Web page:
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Pointing at Pink River Dolphins // Iquitos

The Nanay River on the right side is black in color, while the Amazon River is a light muddy brown. The stark difference is because of the different sediments in the water, as well as the different densities of the water. The confluence is so clear, it surprised me.

23_where two rivers meet
Where the Nanay River Meets the Amazon River // Iquitos

I captured this little buddy on camera on Isla de los Monos (Monkey Island), where injured or sick monkeys are rehabilitated and free to integrate back into the jungle. They usually stay near the coast, where there are humans because they know they are guaranteed food. Since they are used to humans, they crawl right up onto your legs and over your shoulders.

There are two Monkey Islands in Iquitos. One which is apparently focused on profit where the monkeys are kept in cages, and this one, which is a rehabilitation site. Considering I did absolutely no research, I got lucky that I ended up at the better one. For me, it still felt a little touristy, but at least these babies seemed healthy and well fed and were not in cages–like in the horror stories I read online.

If you’re traveling to Iquitos and want more information on that distinction, here is another travel blogger’s take and the Trip Advisor page for the one that I went to.

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Monkeys’ Island // Iquitos

Piranhas in action as fish food pellets are thrown in a pond full of them.

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Piranhas Feed // Iquitos

My only way to leave Iquitos was either plane or boat, and I was set on taking the three night boat journey from Iquitos to Yurimaguas, the port city from where I took a car to Tarapoto and then a bus to my next destination.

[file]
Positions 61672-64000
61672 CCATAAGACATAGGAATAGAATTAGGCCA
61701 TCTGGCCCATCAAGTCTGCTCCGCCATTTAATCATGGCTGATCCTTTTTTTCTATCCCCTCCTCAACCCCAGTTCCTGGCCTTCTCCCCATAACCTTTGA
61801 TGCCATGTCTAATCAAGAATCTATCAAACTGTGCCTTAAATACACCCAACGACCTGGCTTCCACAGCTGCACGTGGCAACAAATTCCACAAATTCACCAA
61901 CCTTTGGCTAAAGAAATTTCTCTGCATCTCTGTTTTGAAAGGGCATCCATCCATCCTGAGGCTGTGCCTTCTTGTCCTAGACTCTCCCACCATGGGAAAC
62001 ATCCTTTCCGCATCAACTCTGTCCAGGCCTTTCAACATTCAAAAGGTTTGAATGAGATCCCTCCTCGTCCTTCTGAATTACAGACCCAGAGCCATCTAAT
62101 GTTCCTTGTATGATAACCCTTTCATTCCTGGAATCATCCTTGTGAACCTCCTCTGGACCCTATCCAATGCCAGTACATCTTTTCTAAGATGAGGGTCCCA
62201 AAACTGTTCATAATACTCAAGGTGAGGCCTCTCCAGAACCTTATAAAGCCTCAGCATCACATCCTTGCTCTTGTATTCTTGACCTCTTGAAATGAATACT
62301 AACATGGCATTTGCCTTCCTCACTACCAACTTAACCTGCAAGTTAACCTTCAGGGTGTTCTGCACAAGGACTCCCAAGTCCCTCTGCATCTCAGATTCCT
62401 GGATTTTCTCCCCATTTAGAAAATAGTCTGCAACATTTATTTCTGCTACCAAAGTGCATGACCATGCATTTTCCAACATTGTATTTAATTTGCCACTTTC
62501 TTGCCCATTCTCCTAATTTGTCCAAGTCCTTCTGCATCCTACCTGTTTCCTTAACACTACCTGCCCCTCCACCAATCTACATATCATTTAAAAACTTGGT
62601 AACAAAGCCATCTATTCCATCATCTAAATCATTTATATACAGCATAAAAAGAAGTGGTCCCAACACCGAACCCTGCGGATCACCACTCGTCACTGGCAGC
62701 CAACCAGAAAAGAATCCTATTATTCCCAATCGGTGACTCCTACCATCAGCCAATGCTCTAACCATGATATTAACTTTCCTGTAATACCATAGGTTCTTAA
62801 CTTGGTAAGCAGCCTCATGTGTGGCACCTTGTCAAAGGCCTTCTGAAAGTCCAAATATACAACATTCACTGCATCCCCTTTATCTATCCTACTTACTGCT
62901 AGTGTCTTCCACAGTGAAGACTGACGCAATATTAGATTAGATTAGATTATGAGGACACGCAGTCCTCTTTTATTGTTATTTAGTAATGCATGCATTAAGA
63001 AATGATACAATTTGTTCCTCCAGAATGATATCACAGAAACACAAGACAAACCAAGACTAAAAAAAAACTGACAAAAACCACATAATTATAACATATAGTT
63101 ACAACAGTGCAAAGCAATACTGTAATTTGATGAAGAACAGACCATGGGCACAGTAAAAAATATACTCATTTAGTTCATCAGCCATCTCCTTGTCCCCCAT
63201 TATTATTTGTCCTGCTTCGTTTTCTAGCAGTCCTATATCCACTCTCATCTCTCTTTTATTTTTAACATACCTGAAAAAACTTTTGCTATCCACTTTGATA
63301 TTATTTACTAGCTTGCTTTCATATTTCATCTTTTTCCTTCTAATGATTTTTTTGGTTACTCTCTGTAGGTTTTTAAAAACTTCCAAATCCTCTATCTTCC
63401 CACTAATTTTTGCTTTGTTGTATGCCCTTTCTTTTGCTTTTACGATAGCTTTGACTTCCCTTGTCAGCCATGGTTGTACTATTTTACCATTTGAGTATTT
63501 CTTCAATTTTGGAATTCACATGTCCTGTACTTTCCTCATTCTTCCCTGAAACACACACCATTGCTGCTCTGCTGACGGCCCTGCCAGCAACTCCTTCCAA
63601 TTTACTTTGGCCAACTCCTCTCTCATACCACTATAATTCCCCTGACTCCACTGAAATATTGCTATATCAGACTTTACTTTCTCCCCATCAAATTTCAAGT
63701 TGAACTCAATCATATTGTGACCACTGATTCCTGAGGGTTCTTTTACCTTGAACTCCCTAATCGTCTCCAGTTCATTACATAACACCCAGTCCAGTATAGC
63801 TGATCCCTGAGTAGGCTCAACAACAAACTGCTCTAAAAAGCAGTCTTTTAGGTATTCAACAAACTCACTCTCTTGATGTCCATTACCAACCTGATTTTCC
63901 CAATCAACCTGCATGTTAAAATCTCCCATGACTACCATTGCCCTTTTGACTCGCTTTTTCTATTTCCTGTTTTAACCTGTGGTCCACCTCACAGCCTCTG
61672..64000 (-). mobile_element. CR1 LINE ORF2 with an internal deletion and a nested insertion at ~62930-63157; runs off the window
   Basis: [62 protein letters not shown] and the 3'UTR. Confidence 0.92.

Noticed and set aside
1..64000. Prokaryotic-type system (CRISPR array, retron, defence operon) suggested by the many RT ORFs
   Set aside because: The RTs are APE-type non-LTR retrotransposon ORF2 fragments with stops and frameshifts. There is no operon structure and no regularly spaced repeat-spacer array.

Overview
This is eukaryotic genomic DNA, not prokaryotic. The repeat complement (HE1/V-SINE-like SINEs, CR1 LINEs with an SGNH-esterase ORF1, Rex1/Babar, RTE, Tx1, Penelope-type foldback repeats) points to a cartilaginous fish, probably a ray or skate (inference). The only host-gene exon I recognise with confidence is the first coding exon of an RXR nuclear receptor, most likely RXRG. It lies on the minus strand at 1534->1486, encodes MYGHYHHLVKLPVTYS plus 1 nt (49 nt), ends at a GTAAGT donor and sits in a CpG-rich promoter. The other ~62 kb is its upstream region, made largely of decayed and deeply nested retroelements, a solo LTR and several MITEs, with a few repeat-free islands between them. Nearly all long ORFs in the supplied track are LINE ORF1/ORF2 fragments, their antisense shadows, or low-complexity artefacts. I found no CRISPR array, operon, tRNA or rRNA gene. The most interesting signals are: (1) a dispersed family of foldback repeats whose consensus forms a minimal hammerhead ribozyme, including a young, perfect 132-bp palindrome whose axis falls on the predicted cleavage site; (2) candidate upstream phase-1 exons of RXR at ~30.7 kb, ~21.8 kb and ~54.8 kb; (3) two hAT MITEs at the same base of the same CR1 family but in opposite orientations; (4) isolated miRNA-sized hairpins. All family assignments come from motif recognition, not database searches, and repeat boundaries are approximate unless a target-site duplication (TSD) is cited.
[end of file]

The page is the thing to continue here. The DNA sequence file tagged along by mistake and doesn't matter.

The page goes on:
Since I was on this boat for three nights, I had long days of reading, writing, napping, and waiting for the next meal. Below these few photos is a journal entry from my first day.

 

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Tangle of Hammocks // Leaving Iquitos

The first evening on the boat on the Marañón River.

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Plantains and a Sunset // Leaving Iquitos, en Route to Yurimaguas

Another sunset on the boat. The wooden planks lying on the decks are the ones I wrote about above.

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Overlooking the Sunset Nearly at Yurimaguas // Iquitos

I am on a giant ferry, what’s called la lancha in Spanish.

Beatrice, Zoe, and Gloria (people from the family I stayed with) accompanied me to the port, which was muddy and dull and grey but full of life, overwhelming life, happening in
front of me. I didn’t know what the hell was going on. There were people rushing everywhere. Families rushing to get on the boat, men practically sprinting with several kilograms of god knows what on their back to load into the boat, mototaxis and motos streaming in to drop off said people, families, passengers, a handful of gringos, and la gente de Loreto–the people of Loreto, the province I was in. 

If you thought Chinatown buses between east coast cities were dynamic, you. Have. No. Idea.

We got onto the boat by walking up a piece of plywood leaning against the back of the boat, which probably wasn’t wider than one foot. Parallels was another set of plywood, where men were running up the unstable piece of wood with… again, only god knows what thrown over their shoulders.